“We do better to think of it as an emotion-modifying drug — at least in those animals that produce the right metabolite,” he says. “Dogs are extremely variable in their ability to produce that mu-receptor-binding metabolite. Some dogs do; others don’t.”

Harvey explains there are two types of pain: the pain itself, and the suffering or emotional component of being in pain, which can compromise quality of life. He also points out that since tramadol is often used in conjunction with other drugs, including painkillers, it’s difficult to know which drug is causing which effect.

“But absence of evidence is not evidence of absence,” Harvey says. “Our greatest limitation in evaluating pain is our ability to recognize and quantify it, especially when it comes to validated models for the suffering aspect of pain. This is a new frontier we are only just beginning to explore.”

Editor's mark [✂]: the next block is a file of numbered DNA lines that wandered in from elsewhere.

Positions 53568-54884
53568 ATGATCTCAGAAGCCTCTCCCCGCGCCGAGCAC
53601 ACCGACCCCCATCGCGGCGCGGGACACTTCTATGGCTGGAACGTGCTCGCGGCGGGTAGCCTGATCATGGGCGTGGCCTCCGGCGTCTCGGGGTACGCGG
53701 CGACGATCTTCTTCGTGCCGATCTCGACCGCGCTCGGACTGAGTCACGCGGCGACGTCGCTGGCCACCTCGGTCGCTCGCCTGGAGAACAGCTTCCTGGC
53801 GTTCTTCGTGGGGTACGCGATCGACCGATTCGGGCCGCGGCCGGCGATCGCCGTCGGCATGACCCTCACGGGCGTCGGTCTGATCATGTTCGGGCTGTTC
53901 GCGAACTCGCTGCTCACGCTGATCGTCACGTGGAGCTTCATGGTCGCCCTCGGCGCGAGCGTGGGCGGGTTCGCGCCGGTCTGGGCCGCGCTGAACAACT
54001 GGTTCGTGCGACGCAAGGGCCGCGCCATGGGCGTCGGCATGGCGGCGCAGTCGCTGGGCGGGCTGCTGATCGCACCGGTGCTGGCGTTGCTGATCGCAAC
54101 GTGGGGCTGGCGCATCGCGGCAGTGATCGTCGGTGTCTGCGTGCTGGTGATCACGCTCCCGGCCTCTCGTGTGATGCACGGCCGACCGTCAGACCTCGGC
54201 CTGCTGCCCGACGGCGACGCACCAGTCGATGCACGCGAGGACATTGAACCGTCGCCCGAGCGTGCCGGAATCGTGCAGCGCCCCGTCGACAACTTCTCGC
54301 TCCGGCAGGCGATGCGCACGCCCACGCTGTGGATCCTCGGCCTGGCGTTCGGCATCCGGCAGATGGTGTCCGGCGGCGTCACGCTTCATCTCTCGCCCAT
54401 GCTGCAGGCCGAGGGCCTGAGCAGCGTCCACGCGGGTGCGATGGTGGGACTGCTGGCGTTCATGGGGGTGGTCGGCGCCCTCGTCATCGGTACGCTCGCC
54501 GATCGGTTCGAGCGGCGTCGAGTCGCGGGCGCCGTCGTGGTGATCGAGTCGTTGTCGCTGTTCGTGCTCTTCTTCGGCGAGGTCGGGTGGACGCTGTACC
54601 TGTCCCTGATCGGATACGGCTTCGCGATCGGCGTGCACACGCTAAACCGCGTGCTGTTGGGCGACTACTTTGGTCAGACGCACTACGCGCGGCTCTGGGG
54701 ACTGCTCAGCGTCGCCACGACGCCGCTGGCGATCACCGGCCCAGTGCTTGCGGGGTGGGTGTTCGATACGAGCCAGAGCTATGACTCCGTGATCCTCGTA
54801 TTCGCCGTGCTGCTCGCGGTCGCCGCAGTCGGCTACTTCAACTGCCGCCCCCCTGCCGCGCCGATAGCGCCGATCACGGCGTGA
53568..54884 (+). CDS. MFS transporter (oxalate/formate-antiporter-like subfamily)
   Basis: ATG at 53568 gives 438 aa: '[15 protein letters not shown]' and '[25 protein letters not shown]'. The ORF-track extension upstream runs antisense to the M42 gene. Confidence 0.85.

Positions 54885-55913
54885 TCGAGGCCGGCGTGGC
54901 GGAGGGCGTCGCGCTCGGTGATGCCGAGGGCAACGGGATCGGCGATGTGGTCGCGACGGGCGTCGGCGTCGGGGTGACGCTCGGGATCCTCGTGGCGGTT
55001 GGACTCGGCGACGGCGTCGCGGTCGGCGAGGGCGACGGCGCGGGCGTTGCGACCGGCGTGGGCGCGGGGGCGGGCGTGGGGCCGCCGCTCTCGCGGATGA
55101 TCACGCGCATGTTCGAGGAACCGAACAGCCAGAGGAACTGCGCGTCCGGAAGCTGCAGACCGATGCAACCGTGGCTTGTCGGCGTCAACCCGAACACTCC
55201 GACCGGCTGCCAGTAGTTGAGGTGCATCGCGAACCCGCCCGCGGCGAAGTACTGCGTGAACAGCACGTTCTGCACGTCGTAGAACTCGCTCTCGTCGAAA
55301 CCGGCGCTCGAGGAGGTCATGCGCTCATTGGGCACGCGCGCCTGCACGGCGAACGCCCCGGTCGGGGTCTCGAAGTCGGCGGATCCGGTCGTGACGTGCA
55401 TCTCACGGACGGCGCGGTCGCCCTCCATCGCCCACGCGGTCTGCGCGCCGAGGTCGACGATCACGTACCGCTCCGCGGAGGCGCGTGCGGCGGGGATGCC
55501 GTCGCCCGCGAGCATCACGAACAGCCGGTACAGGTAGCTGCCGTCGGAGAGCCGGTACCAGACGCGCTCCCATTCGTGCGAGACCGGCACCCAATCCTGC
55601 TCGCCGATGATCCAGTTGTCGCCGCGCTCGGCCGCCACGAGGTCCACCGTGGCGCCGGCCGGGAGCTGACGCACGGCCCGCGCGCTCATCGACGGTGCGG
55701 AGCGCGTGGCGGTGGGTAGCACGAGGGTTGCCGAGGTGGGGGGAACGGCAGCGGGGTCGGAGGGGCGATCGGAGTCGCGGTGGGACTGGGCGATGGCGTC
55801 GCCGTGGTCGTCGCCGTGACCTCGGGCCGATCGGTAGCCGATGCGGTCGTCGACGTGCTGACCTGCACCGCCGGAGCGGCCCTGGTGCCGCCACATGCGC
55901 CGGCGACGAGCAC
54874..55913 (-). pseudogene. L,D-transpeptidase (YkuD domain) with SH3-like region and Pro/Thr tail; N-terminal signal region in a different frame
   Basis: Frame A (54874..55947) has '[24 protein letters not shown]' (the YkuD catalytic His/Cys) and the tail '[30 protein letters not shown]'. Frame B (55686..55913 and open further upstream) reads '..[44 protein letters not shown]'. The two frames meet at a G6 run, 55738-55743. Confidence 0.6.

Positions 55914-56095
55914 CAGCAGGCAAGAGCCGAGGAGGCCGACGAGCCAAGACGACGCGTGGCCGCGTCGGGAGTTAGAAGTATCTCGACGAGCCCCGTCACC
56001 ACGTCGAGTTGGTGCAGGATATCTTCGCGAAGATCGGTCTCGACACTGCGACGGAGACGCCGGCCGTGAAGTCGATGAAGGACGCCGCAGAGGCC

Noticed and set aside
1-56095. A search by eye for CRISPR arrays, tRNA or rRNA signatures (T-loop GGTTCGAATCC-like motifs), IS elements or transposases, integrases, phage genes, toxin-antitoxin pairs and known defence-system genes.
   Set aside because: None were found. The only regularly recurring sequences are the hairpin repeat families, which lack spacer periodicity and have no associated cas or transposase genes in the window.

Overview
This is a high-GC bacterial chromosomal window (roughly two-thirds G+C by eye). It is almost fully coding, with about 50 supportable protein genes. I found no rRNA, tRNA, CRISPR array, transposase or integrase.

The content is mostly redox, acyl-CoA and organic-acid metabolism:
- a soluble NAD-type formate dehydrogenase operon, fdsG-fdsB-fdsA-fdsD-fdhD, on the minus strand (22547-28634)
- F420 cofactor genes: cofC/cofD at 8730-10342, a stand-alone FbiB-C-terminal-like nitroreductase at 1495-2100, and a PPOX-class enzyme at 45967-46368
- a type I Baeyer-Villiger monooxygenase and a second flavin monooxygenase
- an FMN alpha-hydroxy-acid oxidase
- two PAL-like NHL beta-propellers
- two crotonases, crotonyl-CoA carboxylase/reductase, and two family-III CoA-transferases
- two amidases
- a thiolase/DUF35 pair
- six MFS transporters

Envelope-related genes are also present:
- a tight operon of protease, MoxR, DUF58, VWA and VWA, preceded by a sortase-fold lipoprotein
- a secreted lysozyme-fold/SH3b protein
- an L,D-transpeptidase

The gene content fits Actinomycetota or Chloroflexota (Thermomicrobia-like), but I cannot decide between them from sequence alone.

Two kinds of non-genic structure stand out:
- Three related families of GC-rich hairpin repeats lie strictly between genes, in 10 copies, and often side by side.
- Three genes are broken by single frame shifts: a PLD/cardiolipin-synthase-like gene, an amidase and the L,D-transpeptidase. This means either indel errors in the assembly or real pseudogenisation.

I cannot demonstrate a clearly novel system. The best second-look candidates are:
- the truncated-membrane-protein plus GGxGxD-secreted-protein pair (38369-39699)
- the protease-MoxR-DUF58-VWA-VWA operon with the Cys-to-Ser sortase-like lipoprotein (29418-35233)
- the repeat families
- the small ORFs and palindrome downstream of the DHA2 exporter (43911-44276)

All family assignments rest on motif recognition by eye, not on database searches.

Harvey says that while he has respect for the Budsberg study, “… the metric is limited to the sensory rather than the emotional component of pain.” For the record, I have tramadol in my veterinary toolbox and use it with certain patients, in conjunction with other therapies, to alleviate mild pain and emotional wind-up. But as with all drugs, I use it only when it’s absolutely necessary and beneficial to the animal.

Lifestyle Suggestions for Arthritic Dogs